When working with wood, it is very common to start off only really thinking every joint must be 90 degrees and each member must be either horizontal or vertical. After a while, as experience builds, you start to venture into having (shock horror) some items at 45 degrees, and all the extra problems this causes!
Even then, the concept of working with curves is left to those that can justify the expense of buying a bandsaw, or get into the very specialised area of steam bending and even then, significant curves are often avoided. (Don’t get me wrong though, a bandsaw is an excellent investment, and there are a number of ways of creating curved work.)
It doesn’t have to be that way! If you have a tablesaw, or a SCMS (Sliding Compound Mitre Saw), there is another way you can include curves in your project. Think of a Dress Mirror with a curved top, a round box, or…well let your imagination run. Did you know that every guitar is full of kerfing, reinforcing the interior corners?
So what really is kerfing?
Kerfing is in simple terms the act of cutting a series of kerfs (cuts) in a piece of wood in close proximity, so the wood can be curved. It is important not to make the cuts too deep, resulting in the wood cracking completely through, or not deep enough so instead of bending, it snaps (and therefore weakens the wood…….). The wood needs to be cut to the point that the remaining fibres are free to bend. You can only kerf by crosscutting- you cannot kerf with the grain as the likelyhood of the workpiece splitting is huge. This doesn’t have to be solid stock either – you can kerf whole sheets and bend entire panels.
Photo 1 shows a series of kerfs cut, and the depth of cut. I did try a slightly shallower cut, but the wood snapped when I bent it. It just goes to show that test cuts are imperative with this technique. It is very dependent on the type of wood, the moisture content, the relative humidity, the width of the blade, which way you hold your tongue…..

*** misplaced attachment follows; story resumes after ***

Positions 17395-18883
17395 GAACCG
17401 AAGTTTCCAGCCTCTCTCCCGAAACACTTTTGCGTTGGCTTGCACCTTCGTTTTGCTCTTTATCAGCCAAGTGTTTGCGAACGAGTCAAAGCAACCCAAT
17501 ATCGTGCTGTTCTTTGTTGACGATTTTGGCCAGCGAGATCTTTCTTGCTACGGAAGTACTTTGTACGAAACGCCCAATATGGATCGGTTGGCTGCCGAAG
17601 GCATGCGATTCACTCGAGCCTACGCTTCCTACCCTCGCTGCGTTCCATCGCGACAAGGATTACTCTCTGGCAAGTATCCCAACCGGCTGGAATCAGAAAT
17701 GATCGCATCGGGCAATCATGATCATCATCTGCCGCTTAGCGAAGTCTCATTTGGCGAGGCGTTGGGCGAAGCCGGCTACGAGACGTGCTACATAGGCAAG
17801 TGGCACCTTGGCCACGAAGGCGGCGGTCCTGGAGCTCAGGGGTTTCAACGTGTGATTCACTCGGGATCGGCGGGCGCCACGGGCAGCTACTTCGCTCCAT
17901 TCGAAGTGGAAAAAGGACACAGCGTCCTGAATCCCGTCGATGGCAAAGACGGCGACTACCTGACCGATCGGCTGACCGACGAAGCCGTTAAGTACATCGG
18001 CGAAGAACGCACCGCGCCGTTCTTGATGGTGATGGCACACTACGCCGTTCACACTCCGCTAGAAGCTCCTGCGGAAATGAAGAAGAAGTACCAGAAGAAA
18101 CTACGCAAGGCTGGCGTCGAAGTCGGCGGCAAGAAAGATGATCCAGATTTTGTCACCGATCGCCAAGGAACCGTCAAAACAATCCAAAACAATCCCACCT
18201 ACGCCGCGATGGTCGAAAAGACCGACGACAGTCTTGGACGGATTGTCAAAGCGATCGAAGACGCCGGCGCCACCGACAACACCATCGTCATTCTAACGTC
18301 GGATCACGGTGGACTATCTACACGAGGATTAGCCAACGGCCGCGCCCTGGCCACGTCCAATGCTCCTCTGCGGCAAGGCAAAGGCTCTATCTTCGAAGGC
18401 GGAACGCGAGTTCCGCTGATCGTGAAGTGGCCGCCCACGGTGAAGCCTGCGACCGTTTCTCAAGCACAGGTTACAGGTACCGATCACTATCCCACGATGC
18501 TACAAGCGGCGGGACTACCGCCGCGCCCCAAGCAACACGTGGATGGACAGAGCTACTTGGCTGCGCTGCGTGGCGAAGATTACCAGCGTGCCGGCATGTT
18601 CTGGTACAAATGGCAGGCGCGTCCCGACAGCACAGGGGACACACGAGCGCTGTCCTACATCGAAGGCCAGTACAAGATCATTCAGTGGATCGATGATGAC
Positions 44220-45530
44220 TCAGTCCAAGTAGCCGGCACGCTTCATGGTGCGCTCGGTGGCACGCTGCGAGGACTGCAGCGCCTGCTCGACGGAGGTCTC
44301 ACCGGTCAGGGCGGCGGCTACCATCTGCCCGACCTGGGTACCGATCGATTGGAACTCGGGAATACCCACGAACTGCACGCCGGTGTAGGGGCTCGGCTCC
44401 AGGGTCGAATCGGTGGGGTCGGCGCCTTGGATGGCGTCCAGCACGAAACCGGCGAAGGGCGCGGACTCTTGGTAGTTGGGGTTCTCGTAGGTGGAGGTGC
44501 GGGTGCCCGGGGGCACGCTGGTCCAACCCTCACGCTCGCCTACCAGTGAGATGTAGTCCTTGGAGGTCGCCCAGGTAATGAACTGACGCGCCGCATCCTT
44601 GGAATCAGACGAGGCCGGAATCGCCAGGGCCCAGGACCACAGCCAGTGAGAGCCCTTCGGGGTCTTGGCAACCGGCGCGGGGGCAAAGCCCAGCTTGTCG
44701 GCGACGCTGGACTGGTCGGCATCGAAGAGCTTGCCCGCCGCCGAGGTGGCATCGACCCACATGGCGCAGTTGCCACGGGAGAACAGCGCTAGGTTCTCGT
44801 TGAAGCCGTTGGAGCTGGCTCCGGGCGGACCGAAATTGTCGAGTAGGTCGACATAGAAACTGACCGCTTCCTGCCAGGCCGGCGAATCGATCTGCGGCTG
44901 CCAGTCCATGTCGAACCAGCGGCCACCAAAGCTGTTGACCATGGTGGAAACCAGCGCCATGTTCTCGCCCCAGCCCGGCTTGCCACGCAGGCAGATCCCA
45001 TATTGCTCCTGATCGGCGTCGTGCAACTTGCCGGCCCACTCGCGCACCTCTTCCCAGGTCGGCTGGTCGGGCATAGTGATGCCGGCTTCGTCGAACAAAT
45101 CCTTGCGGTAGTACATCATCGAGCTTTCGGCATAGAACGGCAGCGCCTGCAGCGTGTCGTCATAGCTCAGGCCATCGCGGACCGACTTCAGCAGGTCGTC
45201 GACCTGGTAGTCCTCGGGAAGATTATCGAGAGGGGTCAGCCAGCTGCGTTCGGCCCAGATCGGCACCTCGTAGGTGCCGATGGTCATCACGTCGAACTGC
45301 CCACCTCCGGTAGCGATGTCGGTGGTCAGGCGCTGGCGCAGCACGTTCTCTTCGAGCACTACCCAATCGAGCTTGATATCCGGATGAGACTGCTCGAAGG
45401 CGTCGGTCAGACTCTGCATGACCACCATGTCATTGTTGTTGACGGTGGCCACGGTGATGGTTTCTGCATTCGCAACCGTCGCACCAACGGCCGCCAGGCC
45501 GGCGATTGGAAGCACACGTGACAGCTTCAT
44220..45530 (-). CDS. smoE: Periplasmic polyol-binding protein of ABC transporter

Photo 1 The kerfs and depth of cut
I find the easiest way of getting a consistent distance between cuts, is to line the edge of the previous cut up with the channel in the table. You can set up a jig for more accuracy, but this seems to be pretty successful. (Photo 2)
Photo 2 – Getting consistent kerf placement
Finally, when you have cut enough slots, you can bend the wood, and hope for the best! There are ways of calculating how many cuts are required for a given bend, but personally, I go by trial and error (more trials, less errors)
The result is pretty spectacular.
To fix the kerfing, I tend to use lots of glue! You can fill it, and if you want to disguise the kerfing, either mix sawdust in with the glue (well, so I’ve heard, but when I tried it, it looked pretty crap), or use an appropriate wood filler. Of course, you can also accentuate the effect by using a contrasting wood filler.
It is a great technique, and is worth persevering with until you get one that is successful. If you are getting consistent failures, the chances are you are being too conservative on the depth of cut, and the outside of the curve is resisting the bend and fracturing.
Whatever you do, don’t bend the kerf the other way (with the fins on the outside). Not that the wood doesn’t bend that way, but it looks pretty silly, and makes for an incredibly weak curve. Bent in, the spines all end up impacting on each other, and therefore support each other. They also give you something to glue together. A kerfed curve is never going to be a structural member, but where absolute strength is not required and the curve is important for aesthetics, then this technique may be worth considering.